Sexting: What Parents Need to Know
Every year a new generation of children and teenagers get their own smartphone or tablet. Their parents might not have had the same technology, but it's always been true that every generation of teenagers finds a way to explore and express their developing sexuality. For some young people today, this means "sexting" -- sending or receiving sexually explicit images or messages. As a parent, you need to understand what sexting is, what the consequences could be and how to prevent it or deal with it.
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Sexting can include a whole variety of different online activity. It ranges from suggestive chat to explicit video. It can be on a variety of platforms, from old-style SMS, through instant messaging services to photo and video sharing apps. It can be a one-off activity, or part of a whole series of different exchanges with one or more people. Young people can feel coerced or pressured into any sexual activity, but sexting may be voluntary and even seen as "normal".
Estimates vary as to how common sexting actually is. Part of the problem is that teenagers may believe that everyone else is doing it, but may not want to talk to parents or other adults about it. Certainly it's an activity that is reported or referred to more often now by mainstream media; adult lifestyle magazines increasingly have articles giving advice on the best "steamy sexts" to send to a partner. Given that it's portrayed as an ordinary part of relationships, it's likely to be increasing among teens.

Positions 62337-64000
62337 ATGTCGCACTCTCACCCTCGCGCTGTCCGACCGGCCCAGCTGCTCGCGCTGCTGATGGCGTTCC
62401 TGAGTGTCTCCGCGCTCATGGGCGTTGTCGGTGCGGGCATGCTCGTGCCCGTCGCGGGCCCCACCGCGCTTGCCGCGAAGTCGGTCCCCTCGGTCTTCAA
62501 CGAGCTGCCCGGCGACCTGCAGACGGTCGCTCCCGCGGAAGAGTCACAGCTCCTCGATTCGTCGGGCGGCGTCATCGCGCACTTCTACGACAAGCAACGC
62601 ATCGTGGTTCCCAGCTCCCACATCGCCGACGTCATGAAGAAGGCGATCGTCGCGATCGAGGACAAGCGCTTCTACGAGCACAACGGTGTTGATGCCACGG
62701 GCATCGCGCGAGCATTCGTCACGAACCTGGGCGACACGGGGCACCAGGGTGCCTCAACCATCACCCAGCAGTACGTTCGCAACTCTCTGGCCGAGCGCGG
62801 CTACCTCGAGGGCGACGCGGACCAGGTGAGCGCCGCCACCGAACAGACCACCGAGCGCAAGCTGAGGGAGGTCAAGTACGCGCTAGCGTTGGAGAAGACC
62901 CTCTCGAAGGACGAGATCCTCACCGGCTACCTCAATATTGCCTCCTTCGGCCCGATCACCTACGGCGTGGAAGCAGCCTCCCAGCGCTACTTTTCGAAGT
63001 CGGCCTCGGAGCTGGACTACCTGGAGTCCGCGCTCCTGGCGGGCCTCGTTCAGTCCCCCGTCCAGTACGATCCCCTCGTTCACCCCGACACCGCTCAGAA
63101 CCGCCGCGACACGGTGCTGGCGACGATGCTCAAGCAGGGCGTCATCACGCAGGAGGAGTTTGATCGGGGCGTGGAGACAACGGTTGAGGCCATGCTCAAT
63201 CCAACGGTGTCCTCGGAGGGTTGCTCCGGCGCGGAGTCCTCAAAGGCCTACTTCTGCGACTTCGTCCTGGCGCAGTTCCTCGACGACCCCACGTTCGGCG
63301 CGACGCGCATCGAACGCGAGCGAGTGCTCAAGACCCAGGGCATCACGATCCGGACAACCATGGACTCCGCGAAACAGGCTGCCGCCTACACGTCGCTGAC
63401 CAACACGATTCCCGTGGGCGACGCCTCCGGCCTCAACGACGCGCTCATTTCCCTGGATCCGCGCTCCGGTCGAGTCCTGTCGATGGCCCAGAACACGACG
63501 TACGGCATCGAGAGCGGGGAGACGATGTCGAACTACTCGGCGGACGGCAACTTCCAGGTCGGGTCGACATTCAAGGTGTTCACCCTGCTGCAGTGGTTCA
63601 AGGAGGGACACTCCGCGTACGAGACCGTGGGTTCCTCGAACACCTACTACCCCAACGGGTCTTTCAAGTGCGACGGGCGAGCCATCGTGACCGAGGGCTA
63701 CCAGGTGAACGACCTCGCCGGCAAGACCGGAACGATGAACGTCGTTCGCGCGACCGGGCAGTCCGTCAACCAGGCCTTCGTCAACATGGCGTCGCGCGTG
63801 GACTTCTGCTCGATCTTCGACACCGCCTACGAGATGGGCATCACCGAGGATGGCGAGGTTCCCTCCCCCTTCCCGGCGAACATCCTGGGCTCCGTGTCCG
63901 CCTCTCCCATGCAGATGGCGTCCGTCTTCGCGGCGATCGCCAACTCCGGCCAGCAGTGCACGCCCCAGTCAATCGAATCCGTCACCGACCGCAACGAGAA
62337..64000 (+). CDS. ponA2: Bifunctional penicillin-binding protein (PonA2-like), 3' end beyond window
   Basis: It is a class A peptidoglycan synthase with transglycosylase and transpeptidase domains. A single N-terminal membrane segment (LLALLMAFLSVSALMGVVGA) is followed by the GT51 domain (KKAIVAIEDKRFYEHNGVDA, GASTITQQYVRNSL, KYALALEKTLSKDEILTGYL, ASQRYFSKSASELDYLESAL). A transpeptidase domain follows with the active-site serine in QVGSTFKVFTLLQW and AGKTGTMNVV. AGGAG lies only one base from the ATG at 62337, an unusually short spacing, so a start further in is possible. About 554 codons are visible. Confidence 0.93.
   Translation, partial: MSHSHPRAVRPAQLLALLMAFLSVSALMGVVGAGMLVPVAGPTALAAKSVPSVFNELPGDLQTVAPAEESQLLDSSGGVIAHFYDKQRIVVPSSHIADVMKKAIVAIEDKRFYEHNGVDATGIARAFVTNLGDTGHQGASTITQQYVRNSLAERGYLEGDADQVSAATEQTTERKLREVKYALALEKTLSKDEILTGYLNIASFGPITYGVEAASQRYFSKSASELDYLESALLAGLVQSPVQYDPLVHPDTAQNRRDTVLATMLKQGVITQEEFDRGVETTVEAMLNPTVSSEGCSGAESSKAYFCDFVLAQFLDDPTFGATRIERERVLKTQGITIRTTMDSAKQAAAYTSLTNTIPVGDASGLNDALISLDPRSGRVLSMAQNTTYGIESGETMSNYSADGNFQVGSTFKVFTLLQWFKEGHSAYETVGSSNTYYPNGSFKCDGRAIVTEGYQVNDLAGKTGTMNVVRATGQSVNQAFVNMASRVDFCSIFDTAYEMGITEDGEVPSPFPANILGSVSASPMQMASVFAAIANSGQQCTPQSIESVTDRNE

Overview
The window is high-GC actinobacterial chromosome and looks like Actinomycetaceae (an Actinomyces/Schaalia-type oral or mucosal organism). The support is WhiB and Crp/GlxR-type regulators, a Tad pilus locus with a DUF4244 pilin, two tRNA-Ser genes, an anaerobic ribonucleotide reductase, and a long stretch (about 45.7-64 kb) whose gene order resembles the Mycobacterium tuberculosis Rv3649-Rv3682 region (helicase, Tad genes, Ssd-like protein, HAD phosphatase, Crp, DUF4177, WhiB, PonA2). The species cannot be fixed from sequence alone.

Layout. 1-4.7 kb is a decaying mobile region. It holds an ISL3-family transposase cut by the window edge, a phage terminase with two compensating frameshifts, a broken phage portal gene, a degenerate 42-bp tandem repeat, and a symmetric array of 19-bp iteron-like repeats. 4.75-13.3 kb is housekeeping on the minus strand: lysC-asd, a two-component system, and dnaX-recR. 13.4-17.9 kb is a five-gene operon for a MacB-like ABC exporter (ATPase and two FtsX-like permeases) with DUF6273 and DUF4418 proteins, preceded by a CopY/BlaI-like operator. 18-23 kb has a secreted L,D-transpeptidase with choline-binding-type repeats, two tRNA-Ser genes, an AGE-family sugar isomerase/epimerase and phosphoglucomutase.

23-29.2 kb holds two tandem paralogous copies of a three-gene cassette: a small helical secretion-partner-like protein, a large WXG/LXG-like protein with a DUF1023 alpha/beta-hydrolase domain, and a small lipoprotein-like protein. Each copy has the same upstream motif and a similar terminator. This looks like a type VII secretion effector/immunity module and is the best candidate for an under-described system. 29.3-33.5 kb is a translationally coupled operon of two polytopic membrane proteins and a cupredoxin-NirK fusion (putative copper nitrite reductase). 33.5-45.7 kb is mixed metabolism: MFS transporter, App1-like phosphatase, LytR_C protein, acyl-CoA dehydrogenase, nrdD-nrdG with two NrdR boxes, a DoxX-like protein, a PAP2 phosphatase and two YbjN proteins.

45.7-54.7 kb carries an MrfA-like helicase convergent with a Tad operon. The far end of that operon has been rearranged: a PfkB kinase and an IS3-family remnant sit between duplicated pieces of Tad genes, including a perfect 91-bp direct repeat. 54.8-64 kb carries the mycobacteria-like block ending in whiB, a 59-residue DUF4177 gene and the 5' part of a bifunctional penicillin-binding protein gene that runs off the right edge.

If a child or young person takes a nude or sexually suggestive picture, or if they download a picture from another under-18 year old, they have broken the law. Most police forces see young people as victims, particularly if they have been coerced or pressured into taking a picture or creating a video, but some young people have been prosecuted, and registered as sex offenders. If a picture of an under-18 is shared, the person who shared it could be charged with distributing child pornography.
Whether parents like it or not, young people are going to explore and experiment with their sexuality. In many cases this causes no problems, and in many more there may nothing worse than a few moments of regret. In general, first sexual experiences are with one other person (or maybe even alone), so the potential for harm isn't great. Sexting is different. Messages and images can be stored and shared. When teenage relationships end, there may be intense feelings of abandonment or anger. It's easy in these circumstances for private images to be used as "revenge porn" - maliciously shared online, or among a group of friends. This can lead to shaming, bullying, or being targeted for more pictures. So while sexting itself may be relatively harmless, the consequences can be very harmful indeed.
The best thing is to talk to your child about the dangers involved in sharing anything online. Help them to understand that once an image has been shared, they have no control over it. Ask if they would be happy for family members, teachers, or strangers to see an image or video? If they wouldn't, then the best advice is not to share it at all. Don't threaten to take their phone away: this will make them much less likely to tell you if there is a problem. If your child has been coerced into sexting, or if an image has been shared without their consent, then talk with them about involving teachers or police. If they're being bullied, or being pressured by people they don't know to send more images, report it immediately.
Rapid advances in technology are changing the way that people work, play and relate to each other. Sometimes parents can feel like they're being left behind in a world that is changing too fast. But it's important to remember that the basic skills of parenting are still the same: want the best for your child, try to understand his or her point of view, bring an adult perspective to the situation, and never forget to let them know that you care.